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Review

Not Only Toxic but Repellent: What Can Organisms’ Responses Tell Us about Contamination and What Are the Ecological Consequences When They Flee from an Environment?

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Department of Ecology and Coastal Management, Institute of Marine Sciences of Andalusia (CSIC), Puerto Real, 11519 Cadiz, Spain
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National Centre for Nuclear Energy, Science and Technology, BP 1381, Rabat RP 10001, Morocco
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Institute of Xingu Studies, Federal University of Southern and Southeastern Pará, São Félix do Xingu, PA 68507-590, Brazil
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Department of Ecology and Institute of Water Research, University of Granada, 18010 Granada, Spain
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NEEA/CRHEA/SHS, São Carlos Engineering School, University of São Paulo, Av. Trabalhador São Carlense, 400, São Carlos, SP 13.560-970, Brazil
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Instituto Español de Oceanografía (IEO), Centro Oceanográfico de Cádiz, 11006 Cádiz, Spain
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Regional Institute for Studies on Toxic Substances (IRET), Universidad Nacional, 86-3000 Heredia, Costa Rica
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Animal Biology, Plant Biology and Ecology Department, University of Jaén, 23071 Jaén, Spain
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Catalan Institute for Water Research (ICRA), Scientific and Technological Park of the University of Girona, H2O Building, C/Emili Grahit, 101, 17003 Girona, Spain
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Faculty of Sciences, University of Girona, Campus de Montilivi, 17003 Girona, Spain
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Institute of Marine Research (IIM), National Research Council (CSIC), Eduardo Cabello 6, 36208 Vigo, Spain
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Laboratory of Biochemistry and Environmental Toxicology, Higher Institute of Agronomy, 1349-017 Chott-Mariem, Tunisia
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Department of Aquatic Resource Management, Faculty of Fisheries, Sylhet Agricultural University, Sylhet 3100, Bangladesh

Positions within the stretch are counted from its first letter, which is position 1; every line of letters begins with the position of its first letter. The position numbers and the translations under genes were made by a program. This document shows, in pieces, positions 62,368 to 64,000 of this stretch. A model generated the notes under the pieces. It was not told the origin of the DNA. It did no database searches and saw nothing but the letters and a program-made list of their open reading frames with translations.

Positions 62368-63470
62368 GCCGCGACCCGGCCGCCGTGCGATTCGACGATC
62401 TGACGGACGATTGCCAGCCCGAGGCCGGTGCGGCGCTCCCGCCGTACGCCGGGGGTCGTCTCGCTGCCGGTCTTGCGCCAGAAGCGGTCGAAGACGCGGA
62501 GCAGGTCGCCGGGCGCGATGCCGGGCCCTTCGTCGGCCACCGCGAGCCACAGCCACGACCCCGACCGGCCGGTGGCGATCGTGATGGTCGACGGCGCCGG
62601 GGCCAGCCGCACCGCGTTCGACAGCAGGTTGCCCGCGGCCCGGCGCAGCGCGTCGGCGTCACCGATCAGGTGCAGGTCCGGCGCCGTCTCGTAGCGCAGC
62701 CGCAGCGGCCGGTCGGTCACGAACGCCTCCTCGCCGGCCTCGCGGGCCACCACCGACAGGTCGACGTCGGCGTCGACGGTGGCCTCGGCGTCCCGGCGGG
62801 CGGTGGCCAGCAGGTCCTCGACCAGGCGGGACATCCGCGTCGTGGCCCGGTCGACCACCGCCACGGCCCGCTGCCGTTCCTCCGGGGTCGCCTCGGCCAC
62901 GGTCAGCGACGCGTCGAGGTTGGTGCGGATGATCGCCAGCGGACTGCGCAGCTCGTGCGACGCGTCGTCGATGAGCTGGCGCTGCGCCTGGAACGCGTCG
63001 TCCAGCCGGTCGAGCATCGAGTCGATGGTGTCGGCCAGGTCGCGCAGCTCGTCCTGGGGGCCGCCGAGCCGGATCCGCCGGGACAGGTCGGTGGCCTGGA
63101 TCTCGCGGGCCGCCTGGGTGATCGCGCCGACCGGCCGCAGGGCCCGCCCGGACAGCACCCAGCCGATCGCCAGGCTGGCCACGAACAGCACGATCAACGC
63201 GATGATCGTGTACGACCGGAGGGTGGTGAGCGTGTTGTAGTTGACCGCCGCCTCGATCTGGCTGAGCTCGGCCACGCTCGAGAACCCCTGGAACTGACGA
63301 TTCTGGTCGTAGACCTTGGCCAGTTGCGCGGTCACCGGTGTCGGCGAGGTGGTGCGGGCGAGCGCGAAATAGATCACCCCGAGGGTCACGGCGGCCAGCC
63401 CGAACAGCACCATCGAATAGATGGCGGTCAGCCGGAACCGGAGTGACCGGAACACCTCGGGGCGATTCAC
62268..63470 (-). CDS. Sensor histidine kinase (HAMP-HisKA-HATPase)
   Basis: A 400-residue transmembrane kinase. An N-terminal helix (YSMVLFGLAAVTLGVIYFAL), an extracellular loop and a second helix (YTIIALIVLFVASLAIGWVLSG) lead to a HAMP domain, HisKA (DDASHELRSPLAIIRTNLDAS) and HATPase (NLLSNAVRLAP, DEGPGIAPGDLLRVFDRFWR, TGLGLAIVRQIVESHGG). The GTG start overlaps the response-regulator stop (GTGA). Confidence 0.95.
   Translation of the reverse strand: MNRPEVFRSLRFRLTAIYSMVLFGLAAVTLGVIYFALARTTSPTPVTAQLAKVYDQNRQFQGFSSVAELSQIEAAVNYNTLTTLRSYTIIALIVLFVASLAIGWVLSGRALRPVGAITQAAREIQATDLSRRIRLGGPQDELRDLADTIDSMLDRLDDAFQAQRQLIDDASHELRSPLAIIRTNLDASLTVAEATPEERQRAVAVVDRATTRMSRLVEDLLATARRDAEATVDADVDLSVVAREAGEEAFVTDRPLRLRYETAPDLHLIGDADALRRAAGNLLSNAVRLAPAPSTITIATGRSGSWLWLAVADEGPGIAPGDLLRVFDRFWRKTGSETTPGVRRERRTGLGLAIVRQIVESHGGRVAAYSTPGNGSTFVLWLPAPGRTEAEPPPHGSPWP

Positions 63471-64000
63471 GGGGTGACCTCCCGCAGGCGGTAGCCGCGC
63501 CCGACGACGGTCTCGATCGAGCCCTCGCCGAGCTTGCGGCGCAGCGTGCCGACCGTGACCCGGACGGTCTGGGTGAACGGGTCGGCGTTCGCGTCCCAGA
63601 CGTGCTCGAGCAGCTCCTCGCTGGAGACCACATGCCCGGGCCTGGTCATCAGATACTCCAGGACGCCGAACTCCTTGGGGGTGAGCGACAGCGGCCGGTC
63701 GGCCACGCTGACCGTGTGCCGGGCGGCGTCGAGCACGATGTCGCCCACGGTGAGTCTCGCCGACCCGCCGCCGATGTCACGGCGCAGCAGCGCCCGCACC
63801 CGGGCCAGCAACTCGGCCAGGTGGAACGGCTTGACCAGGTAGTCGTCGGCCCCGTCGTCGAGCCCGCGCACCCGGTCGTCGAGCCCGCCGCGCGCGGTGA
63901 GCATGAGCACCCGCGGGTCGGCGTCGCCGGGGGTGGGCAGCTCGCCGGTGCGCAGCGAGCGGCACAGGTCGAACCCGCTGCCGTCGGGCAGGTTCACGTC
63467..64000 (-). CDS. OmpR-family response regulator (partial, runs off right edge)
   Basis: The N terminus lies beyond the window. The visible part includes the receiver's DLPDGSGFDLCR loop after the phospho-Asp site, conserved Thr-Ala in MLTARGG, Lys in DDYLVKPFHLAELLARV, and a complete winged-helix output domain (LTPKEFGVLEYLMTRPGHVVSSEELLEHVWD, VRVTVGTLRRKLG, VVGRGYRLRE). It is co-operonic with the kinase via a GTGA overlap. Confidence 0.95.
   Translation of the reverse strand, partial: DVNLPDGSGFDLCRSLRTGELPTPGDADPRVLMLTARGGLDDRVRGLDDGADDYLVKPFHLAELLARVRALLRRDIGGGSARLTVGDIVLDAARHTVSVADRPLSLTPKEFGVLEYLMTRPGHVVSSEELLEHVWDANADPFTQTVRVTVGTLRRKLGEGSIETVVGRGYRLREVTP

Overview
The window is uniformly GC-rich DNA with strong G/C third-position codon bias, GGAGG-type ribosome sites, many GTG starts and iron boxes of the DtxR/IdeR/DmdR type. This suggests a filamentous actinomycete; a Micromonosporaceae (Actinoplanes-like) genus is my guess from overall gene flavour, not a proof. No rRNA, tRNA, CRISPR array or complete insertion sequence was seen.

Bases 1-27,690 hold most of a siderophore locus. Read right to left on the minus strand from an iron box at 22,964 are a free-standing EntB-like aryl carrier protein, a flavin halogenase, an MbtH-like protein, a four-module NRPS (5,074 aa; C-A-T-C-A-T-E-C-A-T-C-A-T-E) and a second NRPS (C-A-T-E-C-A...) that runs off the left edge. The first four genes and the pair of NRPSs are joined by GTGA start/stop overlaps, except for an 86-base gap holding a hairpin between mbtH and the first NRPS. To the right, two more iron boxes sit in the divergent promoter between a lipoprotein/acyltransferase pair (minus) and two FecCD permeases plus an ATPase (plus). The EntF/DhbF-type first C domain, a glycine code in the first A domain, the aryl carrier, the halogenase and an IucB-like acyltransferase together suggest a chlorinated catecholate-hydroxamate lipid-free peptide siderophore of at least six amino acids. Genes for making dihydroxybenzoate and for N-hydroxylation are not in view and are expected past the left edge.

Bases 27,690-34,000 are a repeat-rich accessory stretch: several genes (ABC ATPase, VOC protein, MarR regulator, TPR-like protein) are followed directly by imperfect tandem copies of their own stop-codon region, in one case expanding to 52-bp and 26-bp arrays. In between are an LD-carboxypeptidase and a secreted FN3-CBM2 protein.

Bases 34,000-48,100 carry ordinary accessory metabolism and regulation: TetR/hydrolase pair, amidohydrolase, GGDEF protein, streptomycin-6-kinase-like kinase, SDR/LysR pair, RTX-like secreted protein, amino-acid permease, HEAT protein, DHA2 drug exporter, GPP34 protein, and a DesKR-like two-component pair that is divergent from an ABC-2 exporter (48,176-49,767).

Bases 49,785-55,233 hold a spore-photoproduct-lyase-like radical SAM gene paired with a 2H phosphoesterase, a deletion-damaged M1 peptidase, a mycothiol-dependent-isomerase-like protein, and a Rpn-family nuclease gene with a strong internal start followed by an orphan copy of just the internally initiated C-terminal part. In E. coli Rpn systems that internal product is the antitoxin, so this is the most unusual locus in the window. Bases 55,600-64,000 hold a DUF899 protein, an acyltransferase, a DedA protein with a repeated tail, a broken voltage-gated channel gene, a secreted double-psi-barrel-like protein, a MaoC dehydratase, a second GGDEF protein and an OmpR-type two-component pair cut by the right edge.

*
Author to whom correspondence should be addressed.
Toxics 2020, 8(4), 118; https://doi.org/10.3390/toxics8040118
Received: 21 October 2020 / Revised: 2 December 2020 / Accepted: 10 December 2020 / Published: 12 December 2020
The ability of aquatic organisms to sense the surrounding environment chemically and interpret such signals correctly is crucial for their ecological niche and survival. Although it is an oversimplification of the ecological interactions, we could consider that a significant part of the decisions taken by organisms are, to some extent, chemically driven. Accordingly, chemical contamination might interfere in the way organisms behave and interact with the environment. Just as any environmental factor, contamination can make a habitat less attractive or even unsuitable to accommodate life, conditioning to some degree the decision of organisms to stay in, or move from, an ecosystem. If we consider that contamination is not always spatially homogeneous and that many organisms can avoid it, the ability of contaminants to repel organisms should also be of concern. Thus, in this critical review, we have discussed the dual role of contamination: toxicity (disruption of the physiological and behavioral homeostasis) vs. repellency (contamination-driven changes in spatial distribution/habitat selection). The discussion is centered on methodologies (forced exposure against non-forced multi-compartmented exposure systems) and conceptual improvements (individual stress due to the toxic effects caused by a continuous exposure against contamination-driven spatial distribution). Finally, we propose an approach in which Stress and Landscape Ecology could be integrated with each other to improve our understanding of the threat contaminants represent to aquatic ecosystems. View Full-Text
Keywords: avoidance; behavior; habitat selection; multi-compartmented systems; non-forced exposure; repellency avoidance; behavior; habitat selection; multi-compartmented systems; non-forced exposure; repellency
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MDPI and ACS Style

Araújo, C.V.M.; Laissaoui, A.; Silva, D.C.V.R.; Ramos-Rodríguez, E.; González-Ortegón, E.; Espíndola, E.L.G.; Baldó, F.; Mena, F.; Parra, G.; Blasco, J.; López-Doval, J.; Sendra, M.; Banni, M.; Islam, M.A.; Moreno-Garrido, I. Not Only Toxic but Repellent: What Can Organisms’ Responses Tell Us about Contamination and What Are the Ecological Consequences When They Flee from an Environment? Toxics 2020, 8, 118. https://doi.org/10.3390/toxics8040118

AMA Style

Araújo CVM, Laissaoui A, Silva DCVR, Ramos-Rodríguez E, González-Ortegón E, Espíndola ELG, Baldó F, Mena F, Parra G, Blasco J, López-Doval J, Sendra M, Banni M, Islam MA, Moreno-Garrido I. Not Only Toxic but Repellent: What Can Organisms’ Responses Tell Us about Contamination and What Are the Ecological Consequences When They Flee from an Environment? Toxics. 2020; 8(4):118. https://doi.org/10.3390/toxics8040118

Chicago/Turabian Style

Araújo, Cristiano V. M., Abdelmourhit Laissaoui, Daniel C. V. R. Silva, Eloisa Ramos-Rodríguez, Enrique González-Ortegón, Evaldo L. G. Espíndola, Francisco Baldó, Freylan Mena, Gema Parra, Julián Blasco, Julio López-Doval, Marta Sendra, Mohamed Banni, Mohammed Ariful Islam, and Ignacio Moreno-Garrido. 2020. "Not Only Toxic but Repellent: What Can Organisms’ Responses Tell Us about Contamination and What Are the Ecological Consequences When They Flee from an Environment?" Toxics 8, no. 4: 118. https://doi.org/10.3390/toxics8040118

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